Wspólnotowy Serwis Informacyjny Badan i Rozwoju - CORDIS

Understanding catalytic cracking reactions

Fluid catalytic cracking (FCC) is a major refinery process which converts heavy oil feedstocks known as vacuum gasoil, into more valuable products such as gasoline, liquid petroleum gas (LPG) and light cycle oil as well as dry gas and coke. Until now, the catalytic cracking of gasoil in a riser reactor has been modelled in terms of lumped species and lumped reaction pathways. Several products, reactants and intermediates are lumped together so as to reduce the size of the simulation models. The lumped models do not reflect the underlying chemistry and this means that the rate parameters for cracking depend on the feedstock composition. Consequently, each new feedstock requires extensive experimental effort.

To develop improved and more efficient catalytic cracking reactors, the detailed kinetics of the cracking process needed to be better understood. In order to accurately design and optimize the performance of an FCC unit, an advanced riser reactor model is necessary. Such a model involves a detailed description of cracking rates and of the hydrodynamics of the riser reactor. The work centred around developing this model. The model is fully based on the chemistry of carbenium ions, the intermediates of cracking reactions. It leads to kinetic parameters which do not depend on the feedstock composition. Laboratory experiments were performed with model compounds to study the catalytic cracking of 3 types of hydrocarbons: paraffins, alkylaromatics and alkylnapthalenes. A detailed analysis of the vacuum gasoil was developed. The 3-dimensional modelling of the riser reactor was based on a 2 level approach: phase mathematical model accounted for the simulation of flow, heat transfer and reaction inside a riser reactor. The model provides valuable insight into the phenomena occurring in the catalytic cracking processes, especially in the complex inlet zone of the reactor.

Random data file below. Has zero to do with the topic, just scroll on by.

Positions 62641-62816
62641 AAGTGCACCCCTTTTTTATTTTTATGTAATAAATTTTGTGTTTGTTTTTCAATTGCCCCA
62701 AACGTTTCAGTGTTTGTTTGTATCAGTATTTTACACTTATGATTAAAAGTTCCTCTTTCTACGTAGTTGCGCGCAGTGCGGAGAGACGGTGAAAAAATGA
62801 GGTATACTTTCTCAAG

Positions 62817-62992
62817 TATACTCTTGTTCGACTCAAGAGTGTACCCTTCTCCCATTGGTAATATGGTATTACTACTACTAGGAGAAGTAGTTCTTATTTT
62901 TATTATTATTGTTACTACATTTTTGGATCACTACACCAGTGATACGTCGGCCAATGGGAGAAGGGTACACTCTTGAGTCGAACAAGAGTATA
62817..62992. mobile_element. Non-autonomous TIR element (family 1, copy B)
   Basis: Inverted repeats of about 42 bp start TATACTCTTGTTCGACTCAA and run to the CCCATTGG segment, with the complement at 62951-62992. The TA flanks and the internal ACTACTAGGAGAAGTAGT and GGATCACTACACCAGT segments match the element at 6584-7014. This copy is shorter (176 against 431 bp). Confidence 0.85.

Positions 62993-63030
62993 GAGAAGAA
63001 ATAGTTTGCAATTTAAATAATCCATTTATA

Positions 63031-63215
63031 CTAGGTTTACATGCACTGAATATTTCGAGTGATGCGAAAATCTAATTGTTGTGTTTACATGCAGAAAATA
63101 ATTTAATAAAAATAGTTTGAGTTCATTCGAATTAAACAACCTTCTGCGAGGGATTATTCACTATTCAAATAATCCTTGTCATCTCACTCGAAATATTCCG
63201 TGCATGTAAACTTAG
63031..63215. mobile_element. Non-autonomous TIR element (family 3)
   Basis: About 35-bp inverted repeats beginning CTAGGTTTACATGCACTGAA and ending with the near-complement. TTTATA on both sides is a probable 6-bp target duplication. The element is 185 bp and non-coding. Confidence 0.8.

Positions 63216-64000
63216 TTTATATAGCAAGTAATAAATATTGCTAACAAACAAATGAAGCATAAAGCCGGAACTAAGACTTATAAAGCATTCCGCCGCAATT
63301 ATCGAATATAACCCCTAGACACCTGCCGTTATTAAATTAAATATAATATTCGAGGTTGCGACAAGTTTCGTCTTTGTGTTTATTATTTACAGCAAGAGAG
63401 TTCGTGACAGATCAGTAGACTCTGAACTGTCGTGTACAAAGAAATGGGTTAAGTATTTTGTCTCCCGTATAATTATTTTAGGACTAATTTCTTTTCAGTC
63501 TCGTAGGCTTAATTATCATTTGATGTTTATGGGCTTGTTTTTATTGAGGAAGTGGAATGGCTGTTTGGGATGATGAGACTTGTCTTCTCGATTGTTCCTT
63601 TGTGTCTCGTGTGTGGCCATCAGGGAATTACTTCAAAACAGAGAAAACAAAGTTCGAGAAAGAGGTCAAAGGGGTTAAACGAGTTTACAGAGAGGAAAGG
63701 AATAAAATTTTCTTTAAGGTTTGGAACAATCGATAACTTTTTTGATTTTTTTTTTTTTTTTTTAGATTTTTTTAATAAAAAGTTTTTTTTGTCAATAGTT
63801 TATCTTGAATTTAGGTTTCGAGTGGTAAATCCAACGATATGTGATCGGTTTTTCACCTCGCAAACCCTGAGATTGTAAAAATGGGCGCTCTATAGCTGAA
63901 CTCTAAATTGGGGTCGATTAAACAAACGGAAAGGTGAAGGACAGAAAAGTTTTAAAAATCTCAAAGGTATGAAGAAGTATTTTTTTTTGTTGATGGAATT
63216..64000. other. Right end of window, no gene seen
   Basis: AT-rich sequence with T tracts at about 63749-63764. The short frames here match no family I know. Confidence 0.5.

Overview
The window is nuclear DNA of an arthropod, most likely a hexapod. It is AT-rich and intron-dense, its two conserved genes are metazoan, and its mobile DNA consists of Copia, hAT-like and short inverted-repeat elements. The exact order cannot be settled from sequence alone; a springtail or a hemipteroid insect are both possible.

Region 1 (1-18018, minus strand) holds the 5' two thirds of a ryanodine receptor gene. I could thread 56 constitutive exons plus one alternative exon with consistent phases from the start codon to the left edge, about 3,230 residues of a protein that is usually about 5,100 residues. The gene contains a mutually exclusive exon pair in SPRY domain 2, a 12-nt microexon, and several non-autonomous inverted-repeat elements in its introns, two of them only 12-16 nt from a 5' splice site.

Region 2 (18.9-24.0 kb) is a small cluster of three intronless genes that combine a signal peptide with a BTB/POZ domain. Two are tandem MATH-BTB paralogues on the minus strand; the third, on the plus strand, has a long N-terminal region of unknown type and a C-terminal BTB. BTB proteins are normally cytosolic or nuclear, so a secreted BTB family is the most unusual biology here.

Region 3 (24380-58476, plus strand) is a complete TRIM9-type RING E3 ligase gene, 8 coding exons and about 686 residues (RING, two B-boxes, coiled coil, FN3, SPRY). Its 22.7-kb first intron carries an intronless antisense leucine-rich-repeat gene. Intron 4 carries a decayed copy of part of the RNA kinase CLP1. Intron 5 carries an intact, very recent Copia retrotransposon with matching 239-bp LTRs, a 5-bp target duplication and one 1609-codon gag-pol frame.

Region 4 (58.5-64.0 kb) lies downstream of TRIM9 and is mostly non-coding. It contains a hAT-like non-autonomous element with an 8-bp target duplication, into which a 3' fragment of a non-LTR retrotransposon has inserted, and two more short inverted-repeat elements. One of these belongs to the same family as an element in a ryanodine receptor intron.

The model was validated against experimental data from 2 industrial test runs, showing conclusively that the model gives a detailed insight into the complex phenomena, particularly in the inlet zone of the reactor. The model was used to assess the influence of several variables in the cracking process. These included temperature, catalyst to oil ratio, nozzle geometry and contact time. Significant increases in the yield of gasoline as an end product was also shown to be possible by increasing the number of nozzles on the reactor. This project considered the problems of analysing the reactions in a novel way and developed a model to simulate the chemical reactions in the cracking reactor. With these improvements, the effects of altering variables such as temperature and reaction geometry can be analysed and predicted.

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Universiteit Gent
281 Krijgslaan
9000 Gent
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